Margaret Gordon Harker grew up in Paisley where her father, Archibald Coats, owned and ran cotton thread-making mills. The Coats family was very prosperous, second only in wealth to the Rothschilds. They were also generous to the local community in quiet, unpublished ways and concerned for the well being of their employees.
Margaret married William Harker from Yorkshire. He had served in South Africa and went on to learn farm management in the Fens where their first children, twin daughters Sylvia and Sybil, were born in 1902.
By 1903 they had moved to Blofield Hall and Margaret immediately became involved in many village activities. She and a group of ladies set up a District Nursing Guild to provide home nursing for the “poor sick” in their own homes. She helped with fund raising and was generous with her hospitality.
In 1909 a War Office scheme to organise Voluntary Aid Detachments led to Red Cross branches being set up all over the country in case of war on home territory. Margaret joined the Red Cross in 1910, set up a Blofield Voluntary Aid Detachment (VAD) and was appointed commandant.
Her life continued to be one of service, caring and commitment. She died on January 14th 1935. Blofield Church was crowded for her funeral on Thursday 18th January.
Many aspects of her life and work and her devotion to others can be seen in the stained glass windows in the church described below. A book, “Windows on a Life, The Story of Margaret Harker”, available in the church tells her story in more detail.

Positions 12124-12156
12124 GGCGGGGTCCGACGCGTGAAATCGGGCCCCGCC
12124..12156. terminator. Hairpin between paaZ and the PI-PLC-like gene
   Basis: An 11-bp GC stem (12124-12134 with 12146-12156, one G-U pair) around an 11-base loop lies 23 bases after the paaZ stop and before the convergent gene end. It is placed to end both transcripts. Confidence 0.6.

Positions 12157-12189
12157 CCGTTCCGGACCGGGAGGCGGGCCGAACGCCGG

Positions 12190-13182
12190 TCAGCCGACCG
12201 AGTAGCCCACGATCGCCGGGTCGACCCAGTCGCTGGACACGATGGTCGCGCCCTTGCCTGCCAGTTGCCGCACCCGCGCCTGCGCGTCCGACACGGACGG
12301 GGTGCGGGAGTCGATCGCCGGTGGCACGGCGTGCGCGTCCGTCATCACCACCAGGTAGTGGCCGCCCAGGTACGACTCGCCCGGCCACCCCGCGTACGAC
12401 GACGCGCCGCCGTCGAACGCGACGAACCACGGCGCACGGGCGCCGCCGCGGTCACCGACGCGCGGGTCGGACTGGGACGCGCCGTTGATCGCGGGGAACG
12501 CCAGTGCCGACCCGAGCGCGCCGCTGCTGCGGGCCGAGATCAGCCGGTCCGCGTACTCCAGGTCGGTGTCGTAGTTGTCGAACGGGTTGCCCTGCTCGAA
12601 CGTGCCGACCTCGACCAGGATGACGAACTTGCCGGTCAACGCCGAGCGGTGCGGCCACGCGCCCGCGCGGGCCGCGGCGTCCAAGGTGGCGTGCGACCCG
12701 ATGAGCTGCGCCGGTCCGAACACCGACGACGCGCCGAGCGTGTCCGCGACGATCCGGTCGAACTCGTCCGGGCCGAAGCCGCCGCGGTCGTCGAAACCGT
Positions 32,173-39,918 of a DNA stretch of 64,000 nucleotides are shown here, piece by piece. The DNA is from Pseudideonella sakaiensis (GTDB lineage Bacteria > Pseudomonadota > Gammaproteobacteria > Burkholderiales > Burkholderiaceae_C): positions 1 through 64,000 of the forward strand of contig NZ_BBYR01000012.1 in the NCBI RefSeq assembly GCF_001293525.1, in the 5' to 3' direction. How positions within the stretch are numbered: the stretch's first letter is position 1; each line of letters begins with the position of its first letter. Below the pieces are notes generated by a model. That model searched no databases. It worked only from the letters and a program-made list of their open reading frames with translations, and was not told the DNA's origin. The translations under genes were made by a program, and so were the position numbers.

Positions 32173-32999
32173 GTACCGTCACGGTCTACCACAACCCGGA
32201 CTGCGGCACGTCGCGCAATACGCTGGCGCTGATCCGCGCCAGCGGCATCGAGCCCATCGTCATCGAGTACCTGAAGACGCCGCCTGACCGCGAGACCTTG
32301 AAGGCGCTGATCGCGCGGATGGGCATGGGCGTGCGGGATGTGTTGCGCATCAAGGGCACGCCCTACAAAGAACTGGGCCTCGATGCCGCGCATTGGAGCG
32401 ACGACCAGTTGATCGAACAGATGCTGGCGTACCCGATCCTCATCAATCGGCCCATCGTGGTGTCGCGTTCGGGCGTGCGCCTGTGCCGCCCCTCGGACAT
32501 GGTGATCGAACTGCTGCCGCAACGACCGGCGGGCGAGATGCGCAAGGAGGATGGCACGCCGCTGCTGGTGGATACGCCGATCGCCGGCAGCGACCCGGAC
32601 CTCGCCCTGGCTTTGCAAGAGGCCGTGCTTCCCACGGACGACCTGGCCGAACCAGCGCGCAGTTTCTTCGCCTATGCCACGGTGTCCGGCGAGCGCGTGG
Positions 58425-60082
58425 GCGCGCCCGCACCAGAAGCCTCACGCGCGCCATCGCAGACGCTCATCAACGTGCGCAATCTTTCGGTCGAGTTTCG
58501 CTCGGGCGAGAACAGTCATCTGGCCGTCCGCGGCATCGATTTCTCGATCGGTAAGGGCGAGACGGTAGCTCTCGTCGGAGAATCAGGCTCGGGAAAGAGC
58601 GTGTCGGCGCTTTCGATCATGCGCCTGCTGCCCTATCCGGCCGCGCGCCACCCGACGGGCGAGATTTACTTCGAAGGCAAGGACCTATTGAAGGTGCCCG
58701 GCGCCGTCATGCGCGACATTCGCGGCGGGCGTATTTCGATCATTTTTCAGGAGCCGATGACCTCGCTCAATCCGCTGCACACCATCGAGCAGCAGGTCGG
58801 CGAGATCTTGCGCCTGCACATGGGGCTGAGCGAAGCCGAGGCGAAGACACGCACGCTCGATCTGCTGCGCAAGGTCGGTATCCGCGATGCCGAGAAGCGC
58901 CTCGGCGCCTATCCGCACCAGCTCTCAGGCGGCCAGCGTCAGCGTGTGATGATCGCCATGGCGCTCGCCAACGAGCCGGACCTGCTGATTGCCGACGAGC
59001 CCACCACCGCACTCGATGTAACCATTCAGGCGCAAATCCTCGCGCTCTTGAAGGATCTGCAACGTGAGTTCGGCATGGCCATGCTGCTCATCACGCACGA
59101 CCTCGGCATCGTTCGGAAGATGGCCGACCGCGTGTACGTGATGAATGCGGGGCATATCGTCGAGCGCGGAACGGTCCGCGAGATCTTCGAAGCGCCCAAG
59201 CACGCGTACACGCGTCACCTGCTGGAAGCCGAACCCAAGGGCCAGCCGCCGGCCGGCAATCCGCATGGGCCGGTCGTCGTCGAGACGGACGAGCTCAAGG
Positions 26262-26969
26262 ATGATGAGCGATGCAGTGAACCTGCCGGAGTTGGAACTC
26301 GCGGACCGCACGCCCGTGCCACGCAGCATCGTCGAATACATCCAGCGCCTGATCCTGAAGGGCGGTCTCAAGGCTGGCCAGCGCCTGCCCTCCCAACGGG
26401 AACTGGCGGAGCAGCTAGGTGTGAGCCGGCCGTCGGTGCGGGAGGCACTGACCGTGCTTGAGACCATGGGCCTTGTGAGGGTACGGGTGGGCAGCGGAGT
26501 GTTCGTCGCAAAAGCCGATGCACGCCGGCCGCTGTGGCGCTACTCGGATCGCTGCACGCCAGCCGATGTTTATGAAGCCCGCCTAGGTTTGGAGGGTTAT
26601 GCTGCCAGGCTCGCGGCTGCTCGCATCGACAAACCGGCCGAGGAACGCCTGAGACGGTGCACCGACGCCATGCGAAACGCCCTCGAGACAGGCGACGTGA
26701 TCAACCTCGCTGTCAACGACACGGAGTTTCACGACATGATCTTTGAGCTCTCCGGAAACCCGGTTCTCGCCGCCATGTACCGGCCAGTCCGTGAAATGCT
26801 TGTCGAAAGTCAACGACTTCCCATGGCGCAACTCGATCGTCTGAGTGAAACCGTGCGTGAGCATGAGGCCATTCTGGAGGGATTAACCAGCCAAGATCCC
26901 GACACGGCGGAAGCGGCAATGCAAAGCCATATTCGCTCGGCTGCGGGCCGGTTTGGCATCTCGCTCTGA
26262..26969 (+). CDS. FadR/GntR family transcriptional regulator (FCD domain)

Junior Red Cross and Ambulances
She set up Red Cross Detachments for men and women at her home at Blofield Hall and involved herself in all the many branches of the Red Cross including junior links and the provision of ambulances.
A Scot herself she felt an empathy with the Scottish fisher girls who followed the herring fleets to Great Yarmouth. These ‘girls’, some 16 some in their 60s, sustained many injuries during their herring gutting work. Working at lightning speed with sharp knives their hands were often cut and ulcerated by contact with salt.
Margaret set up a Red Cross dressing station in Yarmouth to tend the girls’ wounds. At the height of the season as many as 300 dressings were done in a day.
WWI War Hospital
She was chosen to be commandant of a WWI war hospital in Brundall House.
She trained VAD nurses (Voluntary Aid Detachment) both for work at Brundall House war hospital and, after it closed, for duty in France and other theatres of war.
Worried by the high rate of infant deaths she established, in 1919, an infant welfare clinic in the village. Thought to be the first such clinic in the county it provided a place where mothers could bring their children for weighing, advice and examination by a doctor, the doctor’s fees being paid by Mrs Harker. VAD nurses performed duties here under her leadership.
As well as being deeply involved in her local Red Cross work she served as a Justice of the Peace, a prison visitor and was a regular worshiper at Blofield parish church.